Necro-Ethics Part 1: Drone Theory and the Categorical Imperative: “If we call someone who kills others by blowing himself up a suicide bomber, then what is the autonym for a fighter for whom it is impossible to be killed? This is one of the many disturbing but fascinating questions the French author Gregoire Chamayou asks in his 2015 book Drone Theory. In this series of blogs I aim to explore several of the keys themes in Chamayou’s book, beginning with his use of Kant’s Categorical Imperative to critique drones as the emerging quintessential method of warfare for democratic states. What is unique about Drone Theory is that Chamayou’s starting point for his critique of drone warfare is not the technical or the strategic but the ethical and philosophical. Necro-ethics is Chamayou’s critical term for the contemplation of methods of killing in warfare, of which he counts drone warfare as one of the most unsavoury due to its short-curcuiting of the principle of jus in bello by depriving the enemy combatant of any chance of counter-attack against the drone operator safely ensconced in an operations bunker thousands of miles away. Not only this, but drone warfare strips the drone pilot of his or her honour as a warrior by placing them in a totally riskless environment.” James Simpkin

On Carbon Taxation: “We are locked in a speeding train with no breaks by design, and one whose tracks end at the edge of a precipice. The train keeps on accelerating, however, and it could be going fast enough that we could attach wings and fly, averting catastrophe. Faith that technological development will save us, that some energy will be discovered and substitute oil perfectly, magically, is the final refuge for those aware of the imminent resource and environmental crisis. Yet even if discovered, it better happen before 2050, before it’s too late. Second, it better be a damn good substitute, because we use oil for the food we eat, the goods that were transported to our hands, for plastics and as part of an immense number of industrial manufacturing processes.” SukhavatiΒ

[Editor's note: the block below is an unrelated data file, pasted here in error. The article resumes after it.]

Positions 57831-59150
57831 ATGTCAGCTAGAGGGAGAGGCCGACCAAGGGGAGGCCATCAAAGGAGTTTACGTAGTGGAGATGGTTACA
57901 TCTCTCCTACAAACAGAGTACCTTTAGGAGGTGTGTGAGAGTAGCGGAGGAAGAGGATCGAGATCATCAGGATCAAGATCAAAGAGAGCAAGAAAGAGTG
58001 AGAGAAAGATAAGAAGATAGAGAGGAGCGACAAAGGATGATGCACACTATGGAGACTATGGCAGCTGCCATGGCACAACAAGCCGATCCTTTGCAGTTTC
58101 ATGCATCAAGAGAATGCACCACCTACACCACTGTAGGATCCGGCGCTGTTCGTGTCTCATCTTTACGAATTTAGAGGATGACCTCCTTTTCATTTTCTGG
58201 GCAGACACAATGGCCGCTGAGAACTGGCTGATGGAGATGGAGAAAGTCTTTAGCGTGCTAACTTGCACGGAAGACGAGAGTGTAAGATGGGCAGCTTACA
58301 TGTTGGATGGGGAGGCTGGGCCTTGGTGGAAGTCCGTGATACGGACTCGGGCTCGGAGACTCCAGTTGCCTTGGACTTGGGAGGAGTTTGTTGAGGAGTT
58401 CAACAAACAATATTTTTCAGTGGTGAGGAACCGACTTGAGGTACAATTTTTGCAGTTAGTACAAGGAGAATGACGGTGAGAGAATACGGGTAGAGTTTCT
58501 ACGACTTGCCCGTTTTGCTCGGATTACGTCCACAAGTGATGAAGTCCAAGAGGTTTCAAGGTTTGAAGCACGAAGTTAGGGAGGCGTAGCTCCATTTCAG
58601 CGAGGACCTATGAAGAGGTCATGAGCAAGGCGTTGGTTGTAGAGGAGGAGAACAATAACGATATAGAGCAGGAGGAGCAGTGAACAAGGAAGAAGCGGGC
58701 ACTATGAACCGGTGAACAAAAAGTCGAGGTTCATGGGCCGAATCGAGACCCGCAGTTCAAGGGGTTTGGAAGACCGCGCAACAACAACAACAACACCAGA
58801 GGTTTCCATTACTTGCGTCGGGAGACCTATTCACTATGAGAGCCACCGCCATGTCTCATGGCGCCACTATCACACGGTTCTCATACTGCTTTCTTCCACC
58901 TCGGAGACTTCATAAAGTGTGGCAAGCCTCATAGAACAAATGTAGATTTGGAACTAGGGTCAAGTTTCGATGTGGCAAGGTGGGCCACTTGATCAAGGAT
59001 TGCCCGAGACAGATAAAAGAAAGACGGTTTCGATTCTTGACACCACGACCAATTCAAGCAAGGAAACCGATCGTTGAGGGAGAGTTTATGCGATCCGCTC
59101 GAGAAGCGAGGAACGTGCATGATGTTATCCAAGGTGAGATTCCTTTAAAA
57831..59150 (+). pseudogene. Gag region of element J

Stumbling on the Right Path: How Randomness, Algorithms and Climbing Can Help You Find Your Way in a Complex World: “Whenever we reach a plateau or a ridge, the common thing to do would be to keep going forward if we got there from climbing up, but remember this is a 3D world. So, what if we started stepping sideways? I think about this as changing careers…As long as the move you make is not completely out of your current landscape (like jumping into a portal to another world), when you think it’s time because you’ve been plateauing for while you shouldn’t be afraid of making a step sideways. This is true for changing jobs, niche, learning a new, seemingly unrelated skill or reading a fiction book when you’ve been binging on non-fiction all your life.” Negative Capability

Ten Predictions for 2030:Β “Electric cars will not become more than 5% of the US fleet…Large scale passenger train efforts in the US will continue to fail due to bureaucratic sclerosis. No flying cars. No reusable spacecraft (single digit percent likelihood something like skylon works and is funded). ‘Renewables’ will continue to grow in popularity without appreciably changing the US (or world) energy infrastructure. Some environmental disaster may be attributable to a renewable energy technology. No increased adoption of fission in the West. Imbeciles in 2030 will predict fusion breakthroughs by 2050.”Β  Locklin on Science